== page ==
Dr. Oz gave his seal of approval to a “psychic surgeon” turned material sex offender, John of God. He’s promoted homeopathy and warned that genetically modified food is toxic, both of which have as much scientific backing as asking your dog to scare your disease away by barking at it. In 2011, he randomly decided that arsenic in apple juice was poisoning kids. In 2014, he was hauled in front of a Senate committee on consumer protection to answer for his shilling of endless miracle “belly blasters” and “mega metabolism boosters.” And in 2015, the FTC dinged his show for doing so little research into its guests that any huckster with a bottle of diced rat fetuses and a dream could throw on a lab coat and tell millions of people that, as a Doctor of Doctorology, they know that only their overpriced supplements will melt the pounds away.
In a study of 40 episodes of The Dr. Oz Show, fewer than half of his recommendations had any scientific backing. Many were actively doing harm: Oz pals around with anti-vaxxers like the Food Babe, who says flu shots are priming you for cancer and Alzheimer’s and who used her blog to suggest that microwaving water makes it form the same ominous microscopic crystals that occur when you whisper “Hitler” and “Satan” to it. That is not a joke.
And yes, of course Oz sounded off on COVID, going on Fox News to promote the anti-malarial hydroxychloroquine as a cure in defiance of all the FDA’s advice, and then suggesting to Sean Hannity that reopening schools would be worth the “2-3% [increase] of total mortality” because it would help America get its “mojo back.” Just don’t whisper naughty words to the mojo.
Dr. Oz was and remains an immensely talented cardiac surgeon, and in his earliest years on Oprah he was praised as an effective science communicator. But that doesn’t make him an expert on weight loss, virology, reopening strategies, or anything else that isn’t cardiac surgery. And yet, like Oprah, Dr. Oz now has a sprawling wellness dominion, one so riddled with snake oil that he’s distilled several entire snakes.
If Dr. Phil represents a decline into empty spectacle, Oz represents a crisis of easy answers, of wanting to believe that a few pills from one charming man can solve anything. Oz shot to fame for a reason; he put a friendly face on a cold and often brutally expensive industry. We don’t have this problem with other realms of science; we don’t ask our chemists to build our bridges because the engineers are a bunch of jerks. But health is personal and needs a personal touch, and Oprah gave the world a man whose touch is borderline poisonous.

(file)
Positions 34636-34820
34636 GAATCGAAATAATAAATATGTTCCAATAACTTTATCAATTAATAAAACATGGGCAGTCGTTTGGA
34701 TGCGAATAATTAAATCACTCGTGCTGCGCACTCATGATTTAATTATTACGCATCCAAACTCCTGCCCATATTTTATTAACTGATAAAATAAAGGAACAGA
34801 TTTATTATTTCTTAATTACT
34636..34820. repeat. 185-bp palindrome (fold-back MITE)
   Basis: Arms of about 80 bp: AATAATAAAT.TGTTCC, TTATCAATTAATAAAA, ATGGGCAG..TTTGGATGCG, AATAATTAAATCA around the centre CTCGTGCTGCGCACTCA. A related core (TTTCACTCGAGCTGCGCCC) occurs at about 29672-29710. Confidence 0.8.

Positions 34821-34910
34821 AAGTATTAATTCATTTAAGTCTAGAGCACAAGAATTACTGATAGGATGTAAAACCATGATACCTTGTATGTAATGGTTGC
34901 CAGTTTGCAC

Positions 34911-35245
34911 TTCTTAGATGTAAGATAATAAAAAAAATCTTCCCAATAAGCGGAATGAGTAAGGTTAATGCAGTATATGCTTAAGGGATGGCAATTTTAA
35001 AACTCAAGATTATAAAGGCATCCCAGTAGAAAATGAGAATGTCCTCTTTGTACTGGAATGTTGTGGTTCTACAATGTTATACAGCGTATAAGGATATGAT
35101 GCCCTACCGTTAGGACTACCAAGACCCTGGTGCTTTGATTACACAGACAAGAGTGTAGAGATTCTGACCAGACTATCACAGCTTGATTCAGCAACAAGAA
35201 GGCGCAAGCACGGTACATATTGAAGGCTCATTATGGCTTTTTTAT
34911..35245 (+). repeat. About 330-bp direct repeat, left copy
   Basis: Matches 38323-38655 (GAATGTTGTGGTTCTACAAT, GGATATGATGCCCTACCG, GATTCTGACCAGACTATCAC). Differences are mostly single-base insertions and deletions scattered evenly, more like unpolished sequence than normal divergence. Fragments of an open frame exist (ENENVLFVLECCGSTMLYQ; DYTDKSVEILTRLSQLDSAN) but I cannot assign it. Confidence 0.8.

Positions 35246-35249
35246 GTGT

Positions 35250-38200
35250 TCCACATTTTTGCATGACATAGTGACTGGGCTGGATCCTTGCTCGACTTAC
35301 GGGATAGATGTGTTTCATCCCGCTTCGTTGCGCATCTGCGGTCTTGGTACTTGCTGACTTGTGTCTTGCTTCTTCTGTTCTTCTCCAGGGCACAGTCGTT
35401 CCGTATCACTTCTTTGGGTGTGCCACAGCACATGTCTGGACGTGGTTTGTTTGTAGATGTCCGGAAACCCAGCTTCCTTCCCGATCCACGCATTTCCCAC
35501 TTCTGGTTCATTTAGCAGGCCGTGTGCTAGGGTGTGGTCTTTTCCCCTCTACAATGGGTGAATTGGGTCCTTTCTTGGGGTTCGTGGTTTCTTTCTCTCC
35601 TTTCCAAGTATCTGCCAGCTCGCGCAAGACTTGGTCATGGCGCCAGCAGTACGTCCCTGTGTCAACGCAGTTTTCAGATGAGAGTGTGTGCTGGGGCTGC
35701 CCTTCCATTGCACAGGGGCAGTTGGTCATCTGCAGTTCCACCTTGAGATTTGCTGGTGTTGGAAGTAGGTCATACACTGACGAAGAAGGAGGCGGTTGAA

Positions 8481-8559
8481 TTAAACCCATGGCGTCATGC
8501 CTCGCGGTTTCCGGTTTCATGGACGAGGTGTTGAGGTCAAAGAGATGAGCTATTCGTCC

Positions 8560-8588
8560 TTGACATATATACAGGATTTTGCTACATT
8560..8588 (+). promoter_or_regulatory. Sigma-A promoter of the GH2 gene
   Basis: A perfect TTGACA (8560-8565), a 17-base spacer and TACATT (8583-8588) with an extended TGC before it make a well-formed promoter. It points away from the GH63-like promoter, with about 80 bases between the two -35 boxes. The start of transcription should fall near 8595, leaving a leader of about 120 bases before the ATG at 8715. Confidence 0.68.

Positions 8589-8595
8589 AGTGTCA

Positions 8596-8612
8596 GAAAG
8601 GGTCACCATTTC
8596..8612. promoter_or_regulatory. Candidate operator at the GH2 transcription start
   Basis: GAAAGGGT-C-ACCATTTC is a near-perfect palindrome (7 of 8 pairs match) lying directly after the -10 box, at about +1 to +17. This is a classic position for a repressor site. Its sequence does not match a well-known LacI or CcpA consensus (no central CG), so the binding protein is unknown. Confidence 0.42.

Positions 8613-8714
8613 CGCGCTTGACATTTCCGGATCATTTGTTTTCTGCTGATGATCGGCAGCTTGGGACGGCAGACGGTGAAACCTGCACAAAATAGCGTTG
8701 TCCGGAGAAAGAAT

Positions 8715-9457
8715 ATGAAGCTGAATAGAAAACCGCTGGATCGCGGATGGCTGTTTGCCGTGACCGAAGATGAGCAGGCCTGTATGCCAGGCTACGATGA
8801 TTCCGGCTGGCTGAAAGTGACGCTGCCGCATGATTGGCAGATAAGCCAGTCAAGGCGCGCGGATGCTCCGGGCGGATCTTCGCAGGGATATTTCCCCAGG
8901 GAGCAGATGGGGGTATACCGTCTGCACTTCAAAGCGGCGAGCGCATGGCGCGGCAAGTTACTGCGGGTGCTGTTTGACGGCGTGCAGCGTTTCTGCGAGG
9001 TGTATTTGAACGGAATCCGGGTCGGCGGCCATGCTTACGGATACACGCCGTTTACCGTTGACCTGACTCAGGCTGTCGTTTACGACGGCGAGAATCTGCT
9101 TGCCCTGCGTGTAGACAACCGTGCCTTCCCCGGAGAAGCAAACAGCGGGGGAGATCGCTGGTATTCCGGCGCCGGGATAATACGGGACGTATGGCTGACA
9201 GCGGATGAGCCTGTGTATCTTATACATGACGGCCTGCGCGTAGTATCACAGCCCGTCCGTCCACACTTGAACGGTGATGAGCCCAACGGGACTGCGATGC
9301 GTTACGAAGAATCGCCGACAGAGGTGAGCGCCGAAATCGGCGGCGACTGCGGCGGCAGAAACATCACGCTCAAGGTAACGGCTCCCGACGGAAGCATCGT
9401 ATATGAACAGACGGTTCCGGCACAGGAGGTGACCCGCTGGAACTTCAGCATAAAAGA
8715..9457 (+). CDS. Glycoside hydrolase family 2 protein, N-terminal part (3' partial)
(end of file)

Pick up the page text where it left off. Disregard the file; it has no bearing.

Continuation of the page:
Suzanne Somers Told Oprah You Can Biohack Your Way Out Of Menopause
Suzanne Somers spent a few years on Three’s Company before pivoting to health guru. For a while, she just sold Thighmasters and appeared on forgettable TV shows, but by the turn of the millennium, Somers had, with apologies to She’s the Sheriff superfans, become better known for books like Eat Great, Lose Weight and 365 Ways to Change Your Life.
And when she moved from fad diets to endorsing dubious hormone therapy and questioning cancer doctors, an appearance on Oprah was inevitable. In 2009, Somers told Oprah about the secrets of her book Stay Young & Sexy with Bio-Identical Hormone Replacement, which include a 60 vitamin a day regime and daily estrogen injections right in the hoo-hah. Supposedly, massive hormone doses will restore a woman’s estrogen levels to what they were in their younger days, thus tricking a menopausal body into thinking it’s still around 30.
Somers treated menopause as a cruel trick of evolution where the “brain perceives you are no longer reproductive [and] tries to get rid of you, it usually activates the cancers” but said this assault—plus detoxifying “nanotechnology patches” and vitamin C IVs—will keep her disease-free for 110 glorious years. In this clip, she asks salesmen to explain the technology. They don't.
Oprah said “Many people write Suzanne off as a quackadoo, but she just might be a pioneer.” She wasn’t, but Oprah let Somers sound off on her magical brain-hacking anyway, and while doctors in the audience were occasionally invited to dispute Somers’ claims, Oprah made it clear who you were supposed to root for. “Suzanne … refuses to keep quiet, she'll take on anyone, including any doctor who questions her,” might as well have been the slogan for COVID deniers. Oprah did as much as anyone in America to suggest that it’s heroic to debate medicine, that people with their fancy “training” and “experience” probably have ulterior motives.